Misleading Ofsted stats cited again…
Nick Gibb: ‘In 2010, just 66% of pupils were attending schools judged by Ofsted to be good or outstanding; today, that figure is 84% (sic).’
Technically correct (almost) but misleading.
Mike Kane MP (Lab) reminded Gibb of criticism by the UK Statistics Authority. Gibb brushed it off by saying he’d cited percentages not numbers.
Gibb doesn’t appear to realise that whichever way you present these statistics, numbers of percentages, it’s still the same criticised data. Somewhat worrying, as he’s the minister for school standards.
By Tory MPs Theresa Villiers and Neil O’Brien
Nadhim Zahawi, Parliamentary Under Secretary of State at the Department for Education, spouted the figures on Question Time.
Muddle over systematic and synthetic phonics
There’s a body of evidence showing systematic phonics teaching is an effective method of teaching reading, said Gibb. He’s right. Puzzling, then, that he promotes just one method, synthetic phonics, and rewards publishers of synthetic phonics schemes with public money.
Misleading statement re GCSEs…
‘The Government have reformed GCSEs to put them on a par with the best in the world.’ This is rather difficult to do since few of the best in the world have such high stakes exams at 16.
…and free school success
‘…according to the Progress 8 measure, free schools are now our top-performing type of school’.
43% of free schools entering pupils for GCSE have a negative P8 score. The overall P8 average for free schools is inflated by a tiny number of outliers with impressive scores. These, like other top-performers in P8 tend to have fewer FSM and SEND pupils and fewer pupils with low prior achievement.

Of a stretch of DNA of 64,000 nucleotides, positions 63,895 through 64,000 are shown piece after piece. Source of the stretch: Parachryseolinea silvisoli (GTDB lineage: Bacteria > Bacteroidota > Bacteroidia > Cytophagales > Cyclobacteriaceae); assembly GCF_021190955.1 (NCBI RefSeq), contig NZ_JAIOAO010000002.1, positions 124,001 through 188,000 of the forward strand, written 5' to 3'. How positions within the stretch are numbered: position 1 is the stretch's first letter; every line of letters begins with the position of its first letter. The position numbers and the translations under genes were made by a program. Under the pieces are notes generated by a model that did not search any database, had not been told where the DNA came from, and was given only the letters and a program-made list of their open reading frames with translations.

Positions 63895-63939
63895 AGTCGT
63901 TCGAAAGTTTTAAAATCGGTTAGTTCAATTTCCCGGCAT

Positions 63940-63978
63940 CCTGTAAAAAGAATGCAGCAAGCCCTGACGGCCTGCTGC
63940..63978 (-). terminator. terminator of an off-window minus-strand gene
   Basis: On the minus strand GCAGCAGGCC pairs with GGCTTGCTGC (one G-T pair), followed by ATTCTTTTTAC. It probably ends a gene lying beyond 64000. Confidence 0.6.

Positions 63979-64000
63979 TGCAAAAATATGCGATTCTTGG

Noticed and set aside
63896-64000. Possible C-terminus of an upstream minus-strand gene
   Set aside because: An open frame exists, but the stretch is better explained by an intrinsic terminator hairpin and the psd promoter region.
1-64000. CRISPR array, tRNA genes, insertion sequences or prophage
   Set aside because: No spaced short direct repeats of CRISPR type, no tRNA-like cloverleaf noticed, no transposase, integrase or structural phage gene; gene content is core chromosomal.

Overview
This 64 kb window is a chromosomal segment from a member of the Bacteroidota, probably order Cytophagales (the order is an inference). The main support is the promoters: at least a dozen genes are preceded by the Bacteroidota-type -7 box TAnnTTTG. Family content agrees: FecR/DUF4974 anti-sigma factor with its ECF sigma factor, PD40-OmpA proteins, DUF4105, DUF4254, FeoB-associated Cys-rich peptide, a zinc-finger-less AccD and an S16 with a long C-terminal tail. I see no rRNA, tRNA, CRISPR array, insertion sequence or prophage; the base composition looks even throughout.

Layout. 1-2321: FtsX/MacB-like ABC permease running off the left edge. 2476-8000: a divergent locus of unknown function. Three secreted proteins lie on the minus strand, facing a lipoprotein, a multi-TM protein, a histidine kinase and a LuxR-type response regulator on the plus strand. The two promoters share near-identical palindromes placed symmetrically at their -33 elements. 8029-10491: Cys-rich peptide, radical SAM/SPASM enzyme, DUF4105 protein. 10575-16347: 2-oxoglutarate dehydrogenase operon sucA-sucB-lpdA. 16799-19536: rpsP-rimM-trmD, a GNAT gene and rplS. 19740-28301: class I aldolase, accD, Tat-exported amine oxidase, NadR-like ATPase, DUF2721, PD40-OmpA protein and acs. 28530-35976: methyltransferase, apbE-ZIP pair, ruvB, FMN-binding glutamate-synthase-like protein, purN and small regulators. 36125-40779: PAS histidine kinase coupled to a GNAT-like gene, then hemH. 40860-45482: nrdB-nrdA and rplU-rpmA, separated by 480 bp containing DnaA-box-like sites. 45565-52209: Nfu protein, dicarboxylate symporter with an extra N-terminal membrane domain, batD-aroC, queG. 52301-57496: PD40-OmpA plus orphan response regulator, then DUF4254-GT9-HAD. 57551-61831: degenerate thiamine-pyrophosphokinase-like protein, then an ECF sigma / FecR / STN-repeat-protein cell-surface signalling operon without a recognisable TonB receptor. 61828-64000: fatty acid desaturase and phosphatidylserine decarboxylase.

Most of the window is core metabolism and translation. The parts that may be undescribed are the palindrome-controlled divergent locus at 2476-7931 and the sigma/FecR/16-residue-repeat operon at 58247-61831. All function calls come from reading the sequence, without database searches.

Gibb omitted UTCS and studio schools from the free school P8 average. This would drag down the average P8 measure of free schools considerably.
It is, in any case, unreliable to use free school test data to judge their overall performance. The number entering tests is too small.
Academy autonomy claim repeated
The growth in academies since 2010 ‘show that autonomy and freedom in the hands of excellent heads and outstanding teachers can deliver high-quality education.’
Academies are still in the minority despite all the hyperbole, cajoling and enforcement of the last eight years. Heads and teachers, however excellent and outstanding they may be, have little autonomy in multi-academy trusts (MATs). Even Ofsted has realised that some MATs prescribe curriculum and teaching methods. Not much freedom there, just compliance.
MAT model ‘can be a powerful vehicle’ for school improvement
It’s true many schools improve when joining MATs. But others improve while remaining under local authority stewardship. Many a ‘powerful vehicle’ has crashed leaving pupils in limbo.
Labour party is ‘enemy of promise’
Sound and fury
This debate ended with a resolution ‘That the House has considered improving education standards.’ Considering something implies going through the motions. Sound and fury, signifying nothing.
Copy of official edict from the defunct Inner London Education Authority ‘which banned punctuation, banned grammar, banned capital letters…’ Anne Milton, Minister for Apprenticeships and Skills remembers a time when this was the case.
Link to Cambridge University publication which, according to Neil O’Brien MP, slated an unnamed school in London (rumoured to be Mossbourne) and was ‘full of cod-Marxist jargon’.